Are you looking for a job in Illinois? If so, you may be concerned about what your former employer will say to companies that ask for a reference. References often make the difference between landing a new job and receiving a rejection letter. If a former employer is giving out false or misleading information about you, it could doom your job search.
Like most states, Illinois protects employers who provide certain kinds of reference information to prospective employers from being sued. But if a former employer acts maliciously or otherwise crosses the legal line, and you lose job opportunities because of it, you may have a legal claim.
A person who sues for defamation must show that someone made false and damaging statements about him or her. In the context of employment, defamation claims nearly always focus on statements the employer makes about the employee once the employment relationship ends. Typically, a former employee claims that the employer made false, negative statements about the employee’s performance to a prospective employer who called for a reference, and the prospective employer decided not to offer the employee a job (or to rescind a job offer) because of the poor reference. (To learn more about defamation claims, see Defamation Lawsuits: Do You Have a Case Against a Former Employer?)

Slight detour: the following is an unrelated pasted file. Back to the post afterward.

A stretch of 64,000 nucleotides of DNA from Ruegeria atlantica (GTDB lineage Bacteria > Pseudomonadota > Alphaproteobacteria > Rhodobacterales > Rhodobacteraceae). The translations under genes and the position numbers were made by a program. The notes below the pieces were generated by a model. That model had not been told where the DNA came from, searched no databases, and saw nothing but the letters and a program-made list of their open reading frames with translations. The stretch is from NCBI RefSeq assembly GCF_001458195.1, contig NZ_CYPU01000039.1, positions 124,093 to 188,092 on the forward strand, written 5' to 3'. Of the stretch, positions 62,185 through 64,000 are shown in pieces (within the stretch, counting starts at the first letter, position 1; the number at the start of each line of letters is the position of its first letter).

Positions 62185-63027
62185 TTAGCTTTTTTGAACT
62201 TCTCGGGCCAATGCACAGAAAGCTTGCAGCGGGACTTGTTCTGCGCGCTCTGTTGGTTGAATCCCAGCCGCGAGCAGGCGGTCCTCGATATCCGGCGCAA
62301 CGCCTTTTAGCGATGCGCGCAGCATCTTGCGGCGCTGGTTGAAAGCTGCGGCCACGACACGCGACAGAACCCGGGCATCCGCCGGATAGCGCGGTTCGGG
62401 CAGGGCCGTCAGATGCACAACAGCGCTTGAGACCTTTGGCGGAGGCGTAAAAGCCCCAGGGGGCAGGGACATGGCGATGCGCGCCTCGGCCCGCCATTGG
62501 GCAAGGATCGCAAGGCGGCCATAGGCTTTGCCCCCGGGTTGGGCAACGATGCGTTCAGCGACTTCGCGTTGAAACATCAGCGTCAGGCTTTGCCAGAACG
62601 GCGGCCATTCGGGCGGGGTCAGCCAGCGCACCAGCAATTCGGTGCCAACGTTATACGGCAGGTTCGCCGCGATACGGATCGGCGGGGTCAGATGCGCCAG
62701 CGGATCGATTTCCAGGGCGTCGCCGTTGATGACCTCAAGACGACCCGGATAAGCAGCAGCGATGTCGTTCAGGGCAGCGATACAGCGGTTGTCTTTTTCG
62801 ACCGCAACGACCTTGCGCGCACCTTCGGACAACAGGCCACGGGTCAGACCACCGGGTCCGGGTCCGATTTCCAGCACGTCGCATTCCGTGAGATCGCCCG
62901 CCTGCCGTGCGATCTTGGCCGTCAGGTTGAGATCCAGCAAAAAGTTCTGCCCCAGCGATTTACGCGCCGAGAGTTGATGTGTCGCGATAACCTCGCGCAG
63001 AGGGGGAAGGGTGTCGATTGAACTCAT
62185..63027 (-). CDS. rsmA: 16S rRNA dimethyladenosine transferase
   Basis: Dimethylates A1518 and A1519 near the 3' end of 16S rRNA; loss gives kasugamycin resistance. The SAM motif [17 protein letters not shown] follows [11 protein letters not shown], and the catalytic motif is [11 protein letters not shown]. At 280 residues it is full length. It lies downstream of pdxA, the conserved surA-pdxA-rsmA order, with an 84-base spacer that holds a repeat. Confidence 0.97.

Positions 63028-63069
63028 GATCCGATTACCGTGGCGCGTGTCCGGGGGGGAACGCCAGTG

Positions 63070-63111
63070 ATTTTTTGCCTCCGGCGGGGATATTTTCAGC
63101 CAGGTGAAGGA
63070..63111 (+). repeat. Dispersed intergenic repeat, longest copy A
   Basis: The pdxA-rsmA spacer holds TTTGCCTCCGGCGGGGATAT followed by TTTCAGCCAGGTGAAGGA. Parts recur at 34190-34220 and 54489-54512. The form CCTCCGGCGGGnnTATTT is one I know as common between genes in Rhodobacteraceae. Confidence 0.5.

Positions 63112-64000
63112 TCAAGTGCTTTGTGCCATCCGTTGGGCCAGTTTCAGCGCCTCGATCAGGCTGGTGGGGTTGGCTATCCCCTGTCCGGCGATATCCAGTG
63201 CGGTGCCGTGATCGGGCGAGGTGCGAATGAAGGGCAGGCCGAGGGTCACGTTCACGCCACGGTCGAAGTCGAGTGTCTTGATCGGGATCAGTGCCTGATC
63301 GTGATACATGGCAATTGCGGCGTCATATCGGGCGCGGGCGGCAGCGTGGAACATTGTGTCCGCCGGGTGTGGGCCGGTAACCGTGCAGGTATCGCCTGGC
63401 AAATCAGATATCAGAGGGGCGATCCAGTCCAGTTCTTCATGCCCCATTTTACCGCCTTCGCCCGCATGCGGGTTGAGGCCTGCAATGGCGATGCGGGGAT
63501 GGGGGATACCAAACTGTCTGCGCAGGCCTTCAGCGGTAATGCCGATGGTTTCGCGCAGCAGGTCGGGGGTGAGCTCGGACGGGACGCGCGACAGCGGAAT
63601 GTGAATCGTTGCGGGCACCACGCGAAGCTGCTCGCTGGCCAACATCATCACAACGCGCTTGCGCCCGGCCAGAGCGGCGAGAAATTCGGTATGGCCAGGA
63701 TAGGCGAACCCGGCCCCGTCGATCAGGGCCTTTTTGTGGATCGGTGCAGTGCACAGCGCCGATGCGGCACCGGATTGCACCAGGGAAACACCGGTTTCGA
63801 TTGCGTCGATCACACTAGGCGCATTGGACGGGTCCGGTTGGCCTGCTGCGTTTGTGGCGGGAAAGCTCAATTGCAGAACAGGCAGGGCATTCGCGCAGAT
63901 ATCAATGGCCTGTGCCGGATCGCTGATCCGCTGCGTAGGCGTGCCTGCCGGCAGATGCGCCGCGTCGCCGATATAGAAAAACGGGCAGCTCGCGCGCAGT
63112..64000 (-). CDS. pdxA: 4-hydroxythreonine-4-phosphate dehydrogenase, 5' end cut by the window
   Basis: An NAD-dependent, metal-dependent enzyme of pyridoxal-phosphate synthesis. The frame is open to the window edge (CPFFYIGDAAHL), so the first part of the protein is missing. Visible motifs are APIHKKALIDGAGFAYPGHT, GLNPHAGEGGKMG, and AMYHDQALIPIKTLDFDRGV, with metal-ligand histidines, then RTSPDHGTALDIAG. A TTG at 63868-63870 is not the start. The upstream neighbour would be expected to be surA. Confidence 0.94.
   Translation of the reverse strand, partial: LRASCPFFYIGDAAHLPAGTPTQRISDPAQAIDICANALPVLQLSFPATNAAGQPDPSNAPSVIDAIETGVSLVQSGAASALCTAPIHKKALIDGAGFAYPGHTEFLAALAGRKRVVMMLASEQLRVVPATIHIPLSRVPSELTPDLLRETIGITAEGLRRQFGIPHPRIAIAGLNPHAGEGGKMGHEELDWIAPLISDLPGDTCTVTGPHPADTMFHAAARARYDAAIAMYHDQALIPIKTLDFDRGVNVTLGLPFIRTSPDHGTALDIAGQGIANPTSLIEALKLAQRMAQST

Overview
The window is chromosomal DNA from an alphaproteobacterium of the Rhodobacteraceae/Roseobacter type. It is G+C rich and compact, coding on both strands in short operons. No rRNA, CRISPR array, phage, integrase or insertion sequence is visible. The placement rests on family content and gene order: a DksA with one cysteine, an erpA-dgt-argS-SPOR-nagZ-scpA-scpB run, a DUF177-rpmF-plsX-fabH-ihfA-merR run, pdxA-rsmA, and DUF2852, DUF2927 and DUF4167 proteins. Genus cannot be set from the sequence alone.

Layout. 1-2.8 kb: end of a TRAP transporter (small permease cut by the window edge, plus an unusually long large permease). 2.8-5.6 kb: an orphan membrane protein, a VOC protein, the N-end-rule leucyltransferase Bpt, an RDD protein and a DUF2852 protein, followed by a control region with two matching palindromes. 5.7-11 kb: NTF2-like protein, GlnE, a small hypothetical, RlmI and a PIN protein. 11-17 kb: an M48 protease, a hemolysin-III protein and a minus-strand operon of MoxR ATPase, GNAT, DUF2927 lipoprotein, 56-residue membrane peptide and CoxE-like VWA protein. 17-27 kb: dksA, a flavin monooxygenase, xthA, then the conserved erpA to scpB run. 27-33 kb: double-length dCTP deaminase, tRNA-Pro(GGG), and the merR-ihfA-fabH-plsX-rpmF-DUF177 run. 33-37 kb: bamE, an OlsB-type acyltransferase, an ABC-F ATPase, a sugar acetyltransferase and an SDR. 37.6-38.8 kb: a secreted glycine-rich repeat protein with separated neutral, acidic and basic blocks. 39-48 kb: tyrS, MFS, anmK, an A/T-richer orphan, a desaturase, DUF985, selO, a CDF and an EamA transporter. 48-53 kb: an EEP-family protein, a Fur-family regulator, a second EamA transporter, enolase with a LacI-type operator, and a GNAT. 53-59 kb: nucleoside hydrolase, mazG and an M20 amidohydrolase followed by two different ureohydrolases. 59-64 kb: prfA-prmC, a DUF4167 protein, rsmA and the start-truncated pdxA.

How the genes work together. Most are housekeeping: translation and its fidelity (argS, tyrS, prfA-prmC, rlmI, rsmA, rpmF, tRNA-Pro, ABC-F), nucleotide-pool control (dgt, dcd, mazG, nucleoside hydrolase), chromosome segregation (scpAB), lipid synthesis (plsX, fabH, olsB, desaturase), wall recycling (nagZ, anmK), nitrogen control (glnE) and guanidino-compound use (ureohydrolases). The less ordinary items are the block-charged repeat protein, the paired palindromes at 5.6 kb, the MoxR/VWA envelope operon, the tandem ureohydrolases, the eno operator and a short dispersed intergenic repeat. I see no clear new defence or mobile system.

An Illinois employer is immune from liability (that is, the employer may not be sued) for providing written or oral information to a prospective employer, upon the prospective employer’s request, about an employee’s job performance, as long as:
An employer who provides this information is presumed to be acting in good faith. However, an employee may rebut this presumption and sue the employer for defamation if the employee can prove that the employer provided the information knowing it was false or in violation of the employee’s civil rights.
While some employees wish their former employers would keep quiet, some employees face the opposite problem: They want a former employer to provide information, but the employer isn't willing to speak up. Some employers are so fearful of defamation claims that they won't give references under any circumstances.
To remedy this situation, some states have enacted service letter laws. These laws require employers to provide former employees with certain basic information, in writing, about their employment. However, Illinois does not have a service letter law.
If you want a former employer to provide more detailed information than the law requires, you might consider signing a release: an agreement giving the employer permission to respond to prospective employers who call for a reference, and giving up your right to sue the employer for anything said as part of that process.
However, this makes sense only if you are absolutely certain that the reference will be positive. It may be worth giving up your legal right to sue in exchange for a reference that will help you land a position, but you don’t want to sign away your rights only to find that you have no recourse against a former employer who damaged your reputation and job prospects. For more information, see Getting Good Job References. For information on your legal rights during the hiring process, see Nolo's articles on Getting Hired.